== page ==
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Friday, January 26, 2007

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a. c. grayling

Dear Professor Miesel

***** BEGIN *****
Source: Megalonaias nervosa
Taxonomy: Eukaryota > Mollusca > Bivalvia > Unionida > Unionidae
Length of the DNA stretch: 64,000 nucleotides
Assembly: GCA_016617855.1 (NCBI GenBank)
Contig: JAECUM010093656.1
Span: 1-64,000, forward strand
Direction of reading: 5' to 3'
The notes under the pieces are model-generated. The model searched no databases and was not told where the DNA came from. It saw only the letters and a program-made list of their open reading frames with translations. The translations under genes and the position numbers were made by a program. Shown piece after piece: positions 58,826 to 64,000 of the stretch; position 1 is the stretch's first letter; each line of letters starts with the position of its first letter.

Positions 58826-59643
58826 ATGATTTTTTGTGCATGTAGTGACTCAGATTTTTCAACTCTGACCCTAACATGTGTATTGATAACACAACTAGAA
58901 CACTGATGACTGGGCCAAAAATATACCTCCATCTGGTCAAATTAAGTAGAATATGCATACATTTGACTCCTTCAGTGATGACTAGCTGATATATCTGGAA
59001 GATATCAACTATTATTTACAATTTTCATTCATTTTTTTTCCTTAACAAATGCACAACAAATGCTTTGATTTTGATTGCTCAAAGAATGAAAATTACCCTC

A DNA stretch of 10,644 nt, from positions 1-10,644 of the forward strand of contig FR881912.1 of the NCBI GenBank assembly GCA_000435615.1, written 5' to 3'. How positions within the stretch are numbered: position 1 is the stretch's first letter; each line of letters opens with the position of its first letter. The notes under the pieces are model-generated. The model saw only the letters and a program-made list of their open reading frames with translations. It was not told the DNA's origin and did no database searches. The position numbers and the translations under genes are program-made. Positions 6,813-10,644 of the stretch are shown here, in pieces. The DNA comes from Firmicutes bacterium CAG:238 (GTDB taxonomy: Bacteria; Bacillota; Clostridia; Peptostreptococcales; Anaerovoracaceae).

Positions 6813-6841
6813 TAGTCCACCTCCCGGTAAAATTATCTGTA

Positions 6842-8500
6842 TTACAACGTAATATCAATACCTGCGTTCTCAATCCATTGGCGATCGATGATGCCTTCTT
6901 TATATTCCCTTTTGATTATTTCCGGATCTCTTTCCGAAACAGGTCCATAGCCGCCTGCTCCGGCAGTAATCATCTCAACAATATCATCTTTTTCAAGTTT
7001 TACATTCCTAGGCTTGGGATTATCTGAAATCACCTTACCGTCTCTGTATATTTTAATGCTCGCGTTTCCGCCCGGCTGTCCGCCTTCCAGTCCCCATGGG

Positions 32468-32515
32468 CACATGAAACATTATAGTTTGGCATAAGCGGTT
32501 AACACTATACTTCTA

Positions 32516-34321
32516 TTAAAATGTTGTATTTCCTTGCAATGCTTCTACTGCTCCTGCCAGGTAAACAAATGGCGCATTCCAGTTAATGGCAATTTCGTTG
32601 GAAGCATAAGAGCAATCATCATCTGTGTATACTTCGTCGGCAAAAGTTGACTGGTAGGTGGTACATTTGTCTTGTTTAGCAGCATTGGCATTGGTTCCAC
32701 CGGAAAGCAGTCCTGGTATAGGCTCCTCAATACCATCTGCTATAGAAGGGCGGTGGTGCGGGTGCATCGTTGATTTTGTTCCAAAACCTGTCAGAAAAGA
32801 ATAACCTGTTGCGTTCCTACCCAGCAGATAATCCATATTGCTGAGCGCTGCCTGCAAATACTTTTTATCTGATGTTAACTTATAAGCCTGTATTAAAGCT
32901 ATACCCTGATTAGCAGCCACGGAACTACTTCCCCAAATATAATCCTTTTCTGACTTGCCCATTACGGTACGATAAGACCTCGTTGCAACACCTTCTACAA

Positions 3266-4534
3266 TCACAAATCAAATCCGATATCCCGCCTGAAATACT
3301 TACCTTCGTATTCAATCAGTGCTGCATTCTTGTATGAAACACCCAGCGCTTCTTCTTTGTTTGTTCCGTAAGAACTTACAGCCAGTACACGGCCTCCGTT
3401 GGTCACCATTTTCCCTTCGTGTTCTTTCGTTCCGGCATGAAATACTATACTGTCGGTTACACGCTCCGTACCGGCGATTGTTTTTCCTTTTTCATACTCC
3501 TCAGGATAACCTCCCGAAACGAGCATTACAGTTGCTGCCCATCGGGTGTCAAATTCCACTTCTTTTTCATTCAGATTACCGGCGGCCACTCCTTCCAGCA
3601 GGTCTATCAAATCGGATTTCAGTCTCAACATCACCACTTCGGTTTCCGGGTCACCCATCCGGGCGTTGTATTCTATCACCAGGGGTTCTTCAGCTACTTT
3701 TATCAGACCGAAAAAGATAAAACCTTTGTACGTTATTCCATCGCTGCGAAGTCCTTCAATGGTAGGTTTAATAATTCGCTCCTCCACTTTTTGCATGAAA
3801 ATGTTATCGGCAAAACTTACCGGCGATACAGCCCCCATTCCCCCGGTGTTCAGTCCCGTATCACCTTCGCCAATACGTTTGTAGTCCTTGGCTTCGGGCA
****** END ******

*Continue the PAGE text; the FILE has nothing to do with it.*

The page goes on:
Thank you for your interesting and valuable points. As you rightly say, medievalists now limit the term "Dark Ages" to the period 500-1000, starting it rather late no doubt, but choosing the beginning of the eleventh century on the reasonable ground that there were indeed significant stirrings, as Chartres for one among other things shows. Recent and contemporary scholarship is quite right to distinguish the first five centuries of the middle ages from the next four, as it is to distinguish these last four from the Renaissance proper (as opposed to the 12th and 13th century Renaissance, as it has recently come to be described) and the modern period. And you are also quite right to point to manuscript illumination in this later period and sculpture as signs of reviving artistic output. All this I acknowledge. But I think we could agree that the point at issue is not one about the intrinsic merits of (say) Dark Ages oral literature or late medieval illuminated manuscripts, but the contrast, the sharp contrast, between (let us say) first century Rome and sixteenth century Florence, on the one hand, and on the other hand London or Milan or Madrid anytime you care to mention between the fifth and thirteenth centuries. I think of the material culture, the poetry, the civic organisation, the architecture and technology, the level of wealth, and the ease of communications at the height of the Roman empire, and find the formerly Roman world only just beginning to recover to something like these levels of advancement in the city states of Italy in the fifteenth and sixteenth centuries. My original point, challenged by Mr Olson, rested on this contrast; and the interesting thing is that it was recognised and named very early, even as it persisted: by Petrarch, in coining the idea of an intervening age that had represented a very marked decline from the world he and his contemporaries were just beginning to invoke as their inspiration for a cultural rebirth. We must note what this led to: the eventual fragmentation of church authority in the Reformation and then secularism in succeeding centuries, as an inevitable long-term consequence; and we must acknowledge that among the major features of the complex causation of the post-Roman decline into the Dark Age was the closing of the European mind by the imposition of a single hegemonic belief system. This latter was the central point I sought to make in the piece that Mr Olson challenged.